Genetic and epigenetic factors shaping the transcriptome in multiple sclerosis and its animal model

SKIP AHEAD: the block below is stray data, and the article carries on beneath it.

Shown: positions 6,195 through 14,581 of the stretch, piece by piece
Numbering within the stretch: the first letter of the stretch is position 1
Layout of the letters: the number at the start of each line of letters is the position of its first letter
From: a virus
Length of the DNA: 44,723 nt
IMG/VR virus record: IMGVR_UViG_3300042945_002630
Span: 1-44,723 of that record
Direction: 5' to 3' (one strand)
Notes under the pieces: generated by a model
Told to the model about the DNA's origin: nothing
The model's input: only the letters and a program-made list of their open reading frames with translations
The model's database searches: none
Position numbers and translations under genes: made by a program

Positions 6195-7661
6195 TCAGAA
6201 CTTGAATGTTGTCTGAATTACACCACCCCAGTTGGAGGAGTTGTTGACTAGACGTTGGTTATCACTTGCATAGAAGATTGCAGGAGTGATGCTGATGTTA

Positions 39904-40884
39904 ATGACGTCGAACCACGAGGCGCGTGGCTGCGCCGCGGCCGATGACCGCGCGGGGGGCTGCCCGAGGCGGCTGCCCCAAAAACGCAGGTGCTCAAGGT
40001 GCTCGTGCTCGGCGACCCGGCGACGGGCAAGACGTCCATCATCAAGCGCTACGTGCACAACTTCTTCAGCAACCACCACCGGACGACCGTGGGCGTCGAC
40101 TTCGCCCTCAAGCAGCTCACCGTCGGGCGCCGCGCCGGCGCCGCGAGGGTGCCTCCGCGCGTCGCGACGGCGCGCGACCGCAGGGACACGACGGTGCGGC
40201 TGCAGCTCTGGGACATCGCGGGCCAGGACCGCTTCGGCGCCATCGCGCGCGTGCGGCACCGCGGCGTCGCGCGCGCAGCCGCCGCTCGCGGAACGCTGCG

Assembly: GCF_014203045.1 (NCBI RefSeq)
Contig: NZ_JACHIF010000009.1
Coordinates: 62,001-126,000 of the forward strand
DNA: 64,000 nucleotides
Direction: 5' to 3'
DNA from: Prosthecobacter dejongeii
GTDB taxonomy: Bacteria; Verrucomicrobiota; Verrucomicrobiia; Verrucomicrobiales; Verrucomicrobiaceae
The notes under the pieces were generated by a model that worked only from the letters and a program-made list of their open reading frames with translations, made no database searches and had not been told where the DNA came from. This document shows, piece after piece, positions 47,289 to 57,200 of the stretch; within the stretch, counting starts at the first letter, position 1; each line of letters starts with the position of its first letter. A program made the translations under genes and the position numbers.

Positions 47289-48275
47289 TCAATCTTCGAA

Abstract: Multiple Sclerosis (MS) is a chronic inflammatory and demyelinating disease of the central nervous system. Susceptibility to develop MS is determined by both genetic and environmental factors. The epigenome resides in the interface of genetic and environmental factors thereby shaping the transcriptome. Furthermore, epigenetic mechanisms have been implicated in the etiology of MS. Epigenetics refers to changes in gene expression that are not a result of alterations in DNA sequence. Epigenetic mechanisms include histone modifications, DNA methylation and non-coding RNAs. MicroRNAs (miRNAs), small non-coding RNAs known to regulate gene expression, have been found dysregulated in most diseases, including MS. This thesis utilizes an animal model of MS, experimental autoimmune encephalomyelitis (EAE), to investigate epigenetic mechanisms and miRNAs as mediators and modulators of autoimmunity. Through the use of a knockout mouse model we demonstrated that histone demethylase Kdm3a is not a ‘master regulator’ of EAE. However, we demonstrated that a genetic variant in the rat Kdm3a affects nucleotide secondary structure and potentially protein translation. The role of epigenetic mechanisms was demonstrated by the identification of parent-of-origin dependent effects (such as genomic imprinting) in the inheritance of EAE. Using next generation sequencing we established a miRNA profile that associates with pathogenic immune activation in rat EAE, with potential miRNA-depended regulation of several important functions in the development of autoimmunity. Furthermore, by investigating the potential of circulating miRNAs as biomarkers of MS, we identified miR-150 as a putative novel biomarker for MS in the cerebrospinal fluid. Collectively, we show that modulation of the transcriptome by epigenetic mechanisms and miRNAs can explain more of the unknown underlying factors regulating susceptibility to autoimmune diseases and that dysregulated miRNAs can serve as markers of ongoing pathogenesis
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